One of New Hampshire’s great strengths is the willingness of its citizens to step up and help lead. Despite its sometimes-unwieldy size, the 400-member N.H. House is one example. Its members earn a whopping $100 a year, plus mileage.

Sure, they become somewhat bigger fish in their respective ponds, but with few exceptions, the intent seems to be to serve because someone must, because a candidate feels the state is headed in the wrong direction, or to advocate for a certain issue or group. It’s not a position designed to make its occupants rich or powerful.

The same might be said of local offices, such as county commissioner, city councilor or town selectman. They’re important seats within their communities, but hardly springboards to fame and fortune.

That willingness to take on countless hours of work and face much additional scrutiny for little reward is part of what makes the Granite State special. And there have been times when, sadly, too few names have appeared on ballots.

During such times, some hardy souls have jumped in and held multiple offices ensuring the people’s business continues without a stumble. This can, however, be a tricky challenge, and it’s not one we’d advise. It’s difficult to serve two masters, even — perhaps especially — when those masters’ interests overlap.

A state representative who also serves on the local school board is bound to be in conflict, since local schools rely heavily on state grants and services. That lawmaker would face voting on legislation that directly affects the school district, both in budgeting and policy, every year.

The same is true of municipal officials. There’s overlap between the school district and the city of Keene, for example, that could well pit one against the other on some matters. Yes, there are opportunities to work together. But the same person doesn’t have to sit in both seats to accomplish that. Conversely, a single person serving both entities would inevitably either wind up in conflict or having to absent themselves from important votes and discussions.

A similar dynamic affects the city and county. The two dip into much the same property tax pool, and share responsibility for some services, but it’s easy to envision them being at odds on a matter of importance.

Just a few years ago, the Cheshire County commissioners were looking at a potential new site for the county nursing home. Whether it wound up in Keene or not mattered. It would have affected the city’s tax base to have a large tax-free facility placed on what would otherwise be taxable land. And that was just one issue. The same dance occurred more than a decade ago with the relocation of the county jail.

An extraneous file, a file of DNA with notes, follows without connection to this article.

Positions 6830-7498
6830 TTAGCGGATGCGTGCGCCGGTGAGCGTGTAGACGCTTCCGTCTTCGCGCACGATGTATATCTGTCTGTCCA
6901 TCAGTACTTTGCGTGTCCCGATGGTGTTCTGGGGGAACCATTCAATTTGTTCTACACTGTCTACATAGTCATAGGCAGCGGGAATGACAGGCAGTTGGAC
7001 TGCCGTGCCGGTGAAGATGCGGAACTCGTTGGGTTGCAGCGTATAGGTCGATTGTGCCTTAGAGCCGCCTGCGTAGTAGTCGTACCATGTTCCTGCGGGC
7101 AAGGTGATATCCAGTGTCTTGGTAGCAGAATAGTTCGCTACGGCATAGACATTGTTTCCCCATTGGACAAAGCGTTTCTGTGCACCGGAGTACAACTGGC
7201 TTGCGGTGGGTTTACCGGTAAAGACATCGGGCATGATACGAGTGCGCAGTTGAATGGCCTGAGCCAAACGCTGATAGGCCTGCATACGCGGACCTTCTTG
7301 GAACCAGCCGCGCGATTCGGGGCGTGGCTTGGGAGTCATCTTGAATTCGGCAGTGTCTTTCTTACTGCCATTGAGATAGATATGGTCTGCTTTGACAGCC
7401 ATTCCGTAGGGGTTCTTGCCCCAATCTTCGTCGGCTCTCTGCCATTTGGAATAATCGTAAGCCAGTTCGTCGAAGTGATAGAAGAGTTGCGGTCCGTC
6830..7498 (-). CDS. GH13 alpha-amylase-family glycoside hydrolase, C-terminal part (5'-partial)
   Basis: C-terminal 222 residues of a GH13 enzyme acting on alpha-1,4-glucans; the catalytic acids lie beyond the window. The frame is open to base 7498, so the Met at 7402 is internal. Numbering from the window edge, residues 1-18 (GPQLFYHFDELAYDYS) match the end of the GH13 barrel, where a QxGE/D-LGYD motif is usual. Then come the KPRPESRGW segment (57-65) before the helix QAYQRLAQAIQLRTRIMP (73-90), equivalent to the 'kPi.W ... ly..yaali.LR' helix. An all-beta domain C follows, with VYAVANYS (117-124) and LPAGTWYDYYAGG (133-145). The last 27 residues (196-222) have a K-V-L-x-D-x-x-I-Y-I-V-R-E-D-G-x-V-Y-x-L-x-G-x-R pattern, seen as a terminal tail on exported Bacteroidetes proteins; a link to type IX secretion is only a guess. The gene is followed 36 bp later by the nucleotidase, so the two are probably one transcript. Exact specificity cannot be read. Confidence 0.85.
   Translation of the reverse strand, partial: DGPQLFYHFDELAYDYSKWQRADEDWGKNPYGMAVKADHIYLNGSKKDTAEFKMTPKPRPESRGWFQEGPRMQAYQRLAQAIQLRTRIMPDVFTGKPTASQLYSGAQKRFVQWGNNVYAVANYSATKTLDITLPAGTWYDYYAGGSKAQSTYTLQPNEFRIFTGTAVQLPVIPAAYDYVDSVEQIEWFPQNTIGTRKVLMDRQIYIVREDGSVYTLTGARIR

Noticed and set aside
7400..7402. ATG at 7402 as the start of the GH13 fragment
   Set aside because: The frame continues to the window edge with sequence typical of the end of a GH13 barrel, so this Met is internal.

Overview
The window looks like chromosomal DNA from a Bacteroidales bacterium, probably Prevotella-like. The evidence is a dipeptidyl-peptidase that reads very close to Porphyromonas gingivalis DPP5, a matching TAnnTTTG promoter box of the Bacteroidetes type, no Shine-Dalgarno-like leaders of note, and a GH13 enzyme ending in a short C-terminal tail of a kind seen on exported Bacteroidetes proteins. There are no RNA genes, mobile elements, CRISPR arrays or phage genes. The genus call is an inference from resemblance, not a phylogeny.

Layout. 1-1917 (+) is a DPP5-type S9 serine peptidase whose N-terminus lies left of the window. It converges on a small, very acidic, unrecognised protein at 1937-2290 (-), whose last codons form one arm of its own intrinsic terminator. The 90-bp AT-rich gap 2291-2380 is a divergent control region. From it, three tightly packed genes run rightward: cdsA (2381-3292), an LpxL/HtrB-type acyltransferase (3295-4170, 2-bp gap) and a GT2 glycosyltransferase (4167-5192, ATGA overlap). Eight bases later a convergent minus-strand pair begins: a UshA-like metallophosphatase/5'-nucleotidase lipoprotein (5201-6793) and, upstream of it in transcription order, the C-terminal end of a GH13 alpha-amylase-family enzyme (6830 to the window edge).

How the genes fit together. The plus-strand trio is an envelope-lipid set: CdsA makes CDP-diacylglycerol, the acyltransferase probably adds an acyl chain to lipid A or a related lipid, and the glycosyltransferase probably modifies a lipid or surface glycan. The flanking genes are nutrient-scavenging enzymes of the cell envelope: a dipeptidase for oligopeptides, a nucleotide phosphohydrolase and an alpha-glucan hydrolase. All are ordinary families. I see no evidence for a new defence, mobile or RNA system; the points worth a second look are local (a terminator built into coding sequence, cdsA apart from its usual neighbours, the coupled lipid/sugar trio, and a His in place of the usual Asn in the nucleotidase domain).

So it was surprising to see not one, but two sitting city councilors — Randy Filiaut and Terry Clark — announce their intention to run for the county commission seat being vacated by Chuck Weed this year. Each indicated his intent is to help smooth city-county relations, to find synergies and mutually beneficial opportunities.

That’s a laudable goal, but the plan is a naïve one. Furthermore, it’s unnecessary. There’s no blockade on information between Cheshire County and the city of Keene. Anyone on the council or the commission could easily find those same synergies and opportunities. And this without the specter of a conflict that would place the trust of voters — for either the city or county position — in jeopardy.

Further, the need for someone to “step up” to fill multiple roles is nonexistent. The past few city and county races have not lacked for viable candidates. For Filiault or Clark to hold both positions would bar someone with different perceptions and ideas from at least one of the seats. And that would both deter qualified people from running and deprive the region of another helpful voice.

Clark has, for the past year, served as the county’s treasurer while sitting on the City Council. That might be less than ideal, but as treasurer, he does not decide on policy in a way that would likely conflict with his city duties.

Both men have served the city for years, and their experience is clearly valued, as each was returned to office in his most recent run. But if they want to tackle the new challenge of county government, they should step down from their council seat.

The state, notoriously lax on questions of “conflict” for elected officials, doesn’t bar holding both city and county seats.

But it’s still a bad idea.